This line of thinking is part of the problem. No one can bring accusations unless the matter is already settled, I suppose.

  46. Brad Brucker wrote:

    The local church is the hope of the world, but it can be brutal at times!

    Jesus is the hope of the world, not the local church – particularly in its current condition throughout much of Christendom. Jesus and “brutal” do not go together. Too many folks put their trust in local churches and their leaders, ending up disillusioned when they fail them.

    Brad Brucker wrote:

    May Jesus reign!

    Amen! At the root of failed ministries is a man who tried to put himself on the throne rather than Jesus. In many American churches, the authority of Christ is waning – Jesus has almost no authority in places who call themselves by His name. When Bill Hybels began his ministry, he removed the Cross from the sanctuary – indicating it was a hindrance to seekers. That was a red flag for me about the Willow Creek model years ago.

  47. Rob wrote:

    Wow, from the comments here, John Ortberg seems like the all knowing God who can determine truth. He seems to be above the wisdom of Matthew 18:15-17, and he can all knowingly determine if an investigation was proper. In my Bible, I did not read, go the the Chicago Tribune and destroy that person?
    And of these women that came forward? Bill said Nancy Beach had nice arms 19 years ago? Wow, that is really a crime?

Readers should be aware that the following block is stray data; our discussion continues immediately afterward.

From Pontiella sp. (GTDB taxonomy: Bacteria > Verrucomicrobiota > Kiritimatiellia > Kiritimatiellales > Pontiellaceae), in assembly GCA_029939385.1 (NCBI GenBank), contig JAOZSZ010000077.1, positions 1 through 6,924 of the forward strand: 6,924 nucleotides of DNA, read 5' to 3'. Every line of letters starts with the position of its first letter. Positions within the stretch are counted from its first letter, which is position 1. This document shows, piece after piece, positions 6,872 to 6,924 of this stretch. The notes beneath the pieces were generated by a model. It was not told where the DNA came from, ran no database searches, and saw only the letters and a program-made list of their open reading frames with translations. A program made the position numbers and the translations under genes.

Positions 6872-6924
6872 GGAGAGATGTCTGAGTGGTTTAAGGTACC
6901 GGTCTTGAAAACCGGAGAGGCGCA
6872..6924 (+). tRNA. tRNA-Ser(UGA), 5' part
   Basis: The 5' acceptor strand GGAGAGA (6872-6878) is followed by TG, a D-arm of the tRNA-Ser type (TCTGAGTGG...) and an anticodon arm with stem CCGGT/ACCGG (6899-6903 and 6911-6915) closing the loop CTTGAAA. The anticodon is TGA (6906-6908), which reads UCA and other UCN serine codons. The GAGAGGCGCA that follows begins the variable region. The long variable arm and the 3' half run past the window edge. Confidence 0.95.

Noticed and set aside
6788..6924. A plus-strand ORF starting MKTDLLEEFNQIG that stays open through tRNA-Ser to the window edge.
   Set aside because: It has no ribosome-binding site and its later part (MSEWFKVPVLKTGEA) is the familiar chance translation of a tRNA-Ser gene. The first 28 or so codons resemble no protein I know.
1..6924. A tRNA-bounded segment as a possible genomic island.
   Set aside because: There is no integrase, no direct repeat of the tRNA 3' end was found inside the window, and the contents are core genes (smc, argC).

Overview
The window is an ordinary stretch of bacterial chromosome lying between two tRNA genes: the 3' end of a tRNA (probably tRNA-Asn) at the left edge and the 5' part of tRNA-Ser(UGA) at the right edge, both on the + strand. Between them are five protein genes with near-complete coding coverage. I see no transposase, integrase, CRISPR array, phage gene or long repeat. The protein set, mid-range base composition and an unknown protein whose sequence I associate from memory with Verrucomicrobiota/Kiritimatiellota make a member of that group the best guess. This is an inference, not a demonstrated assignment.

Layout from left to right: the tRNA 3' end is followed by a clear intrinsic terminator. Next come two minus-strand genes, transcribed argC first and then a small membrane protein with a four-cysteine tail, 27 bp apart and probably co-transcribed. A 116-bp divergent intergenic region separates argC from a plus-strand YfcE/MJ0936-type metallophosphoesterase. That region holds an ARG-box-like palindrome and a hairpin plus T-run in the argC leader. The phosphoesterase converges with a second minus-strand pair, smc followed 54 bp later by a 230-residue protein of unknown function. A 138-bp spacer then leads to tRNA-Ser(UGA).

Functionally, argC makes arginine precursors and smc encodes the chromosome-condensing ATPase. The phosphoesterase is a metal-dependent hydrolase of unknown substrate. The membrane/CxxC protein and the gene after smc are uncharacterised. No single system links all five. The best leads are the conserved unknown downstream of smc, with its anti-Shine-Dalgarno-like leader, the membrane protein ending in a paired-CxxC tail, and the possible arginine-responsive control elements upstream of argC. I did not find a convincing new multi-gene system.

Is it possible that his accusers have an alternate agenda or have they themselves have been misled? The shame should go on Ortberg, Mellado, and Beach for bringing forth the accusations with no proof. All that does is divide the church.

    It’s possible. But here is the problem. It’s almost always a he said/she said situation. Add to that the insulated world of top tier yes people surrounding a mega pastor. So legal proof becomes a problem in the spiritual world of church. And pew sitters are more celebrity fans than the Body of Christ who think they know the persona on stage.

    Since I am extremely familiar with that world and how it operates, a tiny clue makes me question Hybels. Mega church pastors don’t counsel nobodies. They don’t do weddings or funerals of nobodies. There is ALWAYS something personal in it for them if they do. And it’s not money. It could be a humble image rehab. I have seen that. Like the pope washing peasants feet and the paparazzi just happens to be there.

    But never fear. The lawyers from each side are talking to each other. Sigh.

  48. Steve Schreiner wrote:

    Bill Hybels is A tremendous preacher, but he simply does not practice what he preaches.

    Matthew 7 talks about preachers who walk contrary to what they preach. The 21st century church in America, particularly the mega corners of it, has more than its share of such leaders.

  49. In my opinion,

    J.O. talks about not seeking this out but being approached about the initial “victim” story. That alleged “victim” recanted her story to the WC elders, BH’s wife (most important), and the world, many times with many apologies. The entire recant email was read to the WC congregation. She was a close, personal friend of BH’s wife. Of course BH is going to care if she is suicidal. This is what started it all. J.O. and his group (who are all previous employees, remember) did not believe it or let it go and continued to dig for more “dirt” on BH. If I remember correctly, JO, NO, NB & JM always preached about love & Christian living.